Energy costs of subduing and swallowing prey for a lizard
Pough, F. H.
Andrews, R. M.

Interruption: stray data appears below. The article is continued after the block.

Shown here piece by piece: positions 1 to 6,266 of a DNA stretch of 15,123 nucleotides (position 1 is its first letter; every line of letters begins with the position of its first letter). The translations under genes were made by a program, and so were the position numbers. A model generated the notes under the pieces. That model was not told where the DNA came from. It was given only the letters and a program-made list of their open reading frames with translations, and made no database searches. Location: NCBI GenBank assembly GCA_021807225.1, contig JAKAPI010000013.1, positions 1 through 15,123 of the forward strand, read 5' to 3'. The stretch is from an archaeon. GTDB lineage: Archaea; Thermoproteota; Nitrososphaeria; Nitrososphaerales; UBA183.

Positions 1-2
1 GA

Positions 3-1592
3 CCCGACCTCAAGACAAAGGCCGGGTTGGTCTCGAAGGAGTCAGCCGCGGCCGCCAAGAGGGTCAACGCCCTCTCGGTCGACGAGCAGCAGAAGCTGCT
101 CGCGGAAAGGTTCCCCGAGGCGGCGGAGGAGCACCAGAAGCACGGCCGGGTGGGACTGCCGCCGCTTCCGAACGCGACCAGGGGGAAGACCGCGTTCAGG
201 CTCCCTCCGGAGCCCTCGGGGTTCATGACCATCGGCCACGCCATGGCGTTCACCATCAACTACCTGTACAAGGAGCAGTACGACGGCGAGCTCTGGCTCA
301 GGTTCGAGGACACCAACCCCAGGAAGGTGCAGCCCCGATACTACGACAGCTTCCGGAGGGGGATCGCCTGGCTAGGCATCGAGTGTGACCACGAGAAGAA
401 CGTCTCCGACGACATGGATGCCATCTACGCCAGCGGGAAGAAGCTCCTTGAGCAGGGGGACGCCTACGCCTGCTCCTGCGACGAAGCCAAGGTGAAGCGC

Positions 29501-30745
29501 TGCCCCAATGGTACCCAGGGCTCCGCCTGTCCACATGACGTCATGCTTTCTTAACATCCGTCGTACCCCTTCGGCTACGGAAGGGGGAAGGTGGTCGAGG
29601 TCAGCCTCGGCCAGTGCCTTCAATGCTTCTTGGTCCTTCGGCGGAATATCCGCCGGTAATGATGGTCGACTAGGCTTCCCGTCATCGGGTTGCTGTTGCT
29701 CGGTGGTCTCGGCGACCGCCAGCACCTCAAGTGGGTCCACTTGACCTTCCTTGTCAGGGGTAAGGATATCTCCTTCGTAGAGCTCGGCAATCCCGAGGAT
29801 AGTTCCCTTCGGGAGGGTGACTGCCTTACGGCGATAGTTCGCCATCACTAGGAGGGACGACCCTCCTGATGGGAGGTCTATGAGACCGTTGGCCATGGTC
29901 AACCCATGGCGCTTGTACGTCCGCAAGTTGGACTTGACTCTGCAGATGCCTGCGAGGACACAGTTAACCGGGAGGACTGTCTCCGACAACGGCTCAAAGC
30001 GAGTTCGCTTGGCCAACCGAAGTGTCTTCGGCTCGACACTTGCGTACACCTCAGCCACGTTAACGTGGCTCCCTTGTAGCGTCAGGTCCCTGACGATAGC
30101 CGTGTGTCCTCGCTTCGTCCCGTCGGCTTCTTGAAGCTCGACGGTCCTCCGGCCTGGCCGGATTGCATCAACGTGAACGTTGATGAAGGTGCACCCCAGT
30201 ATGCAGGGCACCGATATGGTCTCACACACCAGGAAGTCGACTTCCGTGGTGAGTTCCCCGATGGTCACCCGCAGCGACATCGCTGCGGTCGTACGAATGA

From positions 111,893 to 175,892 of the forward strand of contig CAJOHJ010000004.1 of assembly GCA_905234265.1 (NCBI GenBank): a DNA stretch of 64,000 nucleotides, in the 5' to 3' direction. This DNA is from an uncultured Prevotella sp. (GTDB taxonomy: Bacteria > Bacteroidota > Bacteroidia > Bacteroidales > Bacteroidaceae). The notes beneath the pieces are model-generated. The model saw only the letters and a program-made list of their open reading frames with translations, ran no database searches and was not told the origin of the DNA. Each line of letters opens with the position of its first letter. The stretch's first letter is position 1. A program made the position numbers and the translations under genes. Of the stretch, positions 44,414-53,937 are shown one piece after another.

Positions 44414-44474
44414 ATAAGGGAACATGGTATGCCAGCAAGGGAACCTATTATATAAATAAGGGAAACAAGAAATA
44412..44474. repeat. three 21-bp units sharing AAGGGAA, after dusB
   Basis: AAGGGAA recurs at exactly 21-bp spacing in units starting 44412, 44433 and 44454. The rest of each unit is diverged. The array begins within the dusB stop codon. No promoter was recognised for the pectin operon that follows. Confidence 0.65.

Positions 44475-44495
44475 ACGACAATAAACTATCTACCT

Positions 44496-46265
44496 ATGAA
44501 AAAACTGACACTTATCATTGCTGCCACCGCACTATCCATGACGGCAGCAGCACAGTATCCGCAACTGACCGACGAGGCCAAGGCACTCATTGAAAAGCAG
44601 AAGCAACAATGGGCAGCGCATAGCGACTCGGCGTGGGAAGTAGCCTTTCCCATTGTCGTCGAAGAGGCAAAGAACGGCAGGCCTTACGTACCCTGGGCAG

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We measured the oxygen consumption (aerobic energy cost) and lactic acid production (anaerobic energy cost) of scincid lizards, Chalcides ocellatus, eating domestic crickets. Aerobic metabolism accounted for 90% or more of the total energy cost of subduing and swallowing prey. The time required to subdue and swallow a cricket was linearly correlated with oxygen consumption. Oxygen consumption increased as a power function of cricket mass, but the maximum size of crickets swallowed by the lizards was set by morphological rather than by energetic constraints. The energy cost of subduing and swallowing was 0.2-0.4% of the utilizable energy of the cricket eaten. Net energy gain per unit time spent subduing and swallowing prey (e/t) declined monotonically with increasing cricket mass. Because the energy cost of eating is trivial, the shape of the e/t curve is determined by the function relating prey mass to the time required for subduing and swallowing; the energy value of prey was proportional to prey mass, whereas the time required for subduing and swallowing increased faster than prey mass. The energy value of anthropods is so high, relative to the costs for a lizard of pursuring, subduing, and swallowing, that these costs can be ignored for most ecological purposes.